Techniques for Showing
Showing is reserved for the important parts of the story. Showing is the technique of using specific details to imply one or more underlying meanings. The advantage is that it’s very engaging for the audience, but over time it can prove tiring, as audiences struggle to understand the significance of the text.
Techniques for Telling
Telling is the technique of summarizing or plainly stating something. Examples include summaries of events (they fought), the physical state of an object or environment (the room was a mess), or the mental, emotional, or moral state of a character (she was happy). Telling is often dismissed as bad writing, but the reality is it’s an essential writing technique. Telling helps to maintain the focus of a story by conveying essential information using a minimum of words. The technique itself denotes a hierarchy. “What I’m telling you is necessary, but it’s not important.” Telling is a way of establishing that the focus of the story lies elsewhere.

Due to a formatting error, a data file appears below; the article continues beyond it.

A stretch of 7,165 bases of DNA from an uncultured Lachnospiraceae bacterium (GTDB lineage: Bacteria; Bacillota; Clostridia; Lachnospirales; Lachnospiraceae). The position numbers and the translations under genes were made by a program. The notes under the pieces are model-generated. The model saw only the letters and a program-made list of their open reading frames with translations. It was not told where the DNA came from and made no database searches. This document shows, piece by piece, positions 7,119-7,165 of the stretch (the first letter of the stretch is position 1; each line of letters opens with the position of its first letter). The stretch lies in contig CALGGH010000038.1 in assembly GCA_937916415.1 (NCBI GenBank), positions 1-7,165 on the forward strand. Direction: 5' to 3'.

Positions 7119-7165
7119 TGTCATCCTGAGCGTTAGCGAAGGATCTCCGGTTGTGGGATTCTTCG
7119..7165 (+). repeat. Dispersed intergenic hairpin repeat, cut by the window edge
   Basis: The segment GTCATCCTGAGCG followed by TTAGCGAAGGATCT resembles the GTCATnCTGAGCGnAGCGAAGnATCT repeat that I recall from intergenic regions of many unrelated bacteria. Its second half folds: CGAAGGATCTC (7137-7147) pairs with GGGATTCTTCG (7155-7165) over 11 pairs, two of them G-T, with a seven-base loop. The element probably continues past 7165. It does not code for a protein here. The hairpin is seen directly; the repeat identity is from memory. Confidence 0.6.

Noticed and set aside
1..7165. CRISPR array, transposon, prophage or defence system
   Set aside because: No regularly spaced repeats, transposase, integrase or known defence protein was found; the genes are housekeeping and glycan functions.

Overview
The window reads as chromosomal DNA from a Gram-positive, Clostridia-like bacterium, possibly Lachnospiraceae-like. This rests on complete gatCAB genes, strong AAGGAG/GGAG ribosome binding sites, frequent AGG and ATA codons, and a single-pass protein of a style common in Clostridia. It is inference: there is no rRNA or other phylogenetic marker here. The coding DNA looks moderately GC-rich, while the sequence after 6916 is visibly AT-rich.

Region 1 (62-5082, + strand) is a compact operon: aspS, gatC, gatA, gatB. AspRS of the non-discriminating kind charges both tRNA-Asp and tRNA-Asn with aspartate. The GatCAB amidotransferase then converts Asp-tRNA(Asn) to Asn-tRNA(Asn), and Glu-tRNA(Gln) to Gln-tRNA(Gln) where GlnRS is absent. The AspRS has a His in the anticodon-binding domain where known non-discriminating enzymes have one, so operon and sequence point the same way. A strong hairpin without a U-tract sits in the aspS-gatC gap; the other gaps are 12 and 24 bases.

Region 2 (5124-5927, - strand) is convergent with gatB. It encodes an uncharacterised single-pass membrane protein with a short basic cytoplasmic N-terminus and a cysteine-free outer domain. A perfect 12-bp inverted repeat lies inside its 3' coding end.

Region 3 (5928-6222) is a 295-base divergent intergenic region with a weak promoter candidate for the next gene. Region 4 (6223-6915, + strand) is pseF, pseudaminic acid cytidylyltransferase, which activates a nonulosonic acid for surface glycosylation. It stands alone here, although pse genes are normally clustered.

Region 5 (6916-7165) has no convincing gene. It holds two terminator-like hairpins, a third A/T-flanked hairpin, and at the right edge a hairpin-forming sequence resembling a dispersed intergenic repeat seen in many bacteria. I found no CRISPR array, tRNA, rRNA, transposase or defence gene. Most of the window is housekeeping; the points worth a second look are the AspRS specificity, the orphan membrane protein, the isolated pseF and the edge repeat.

Background information is a tricky aspect of storytelling. Background information is one or more details that don’t seem relevant or important in the moment, but as the story progresses audiences work to collect and combine the different pieces of background information, gradually developing a greater understanding of who a character is.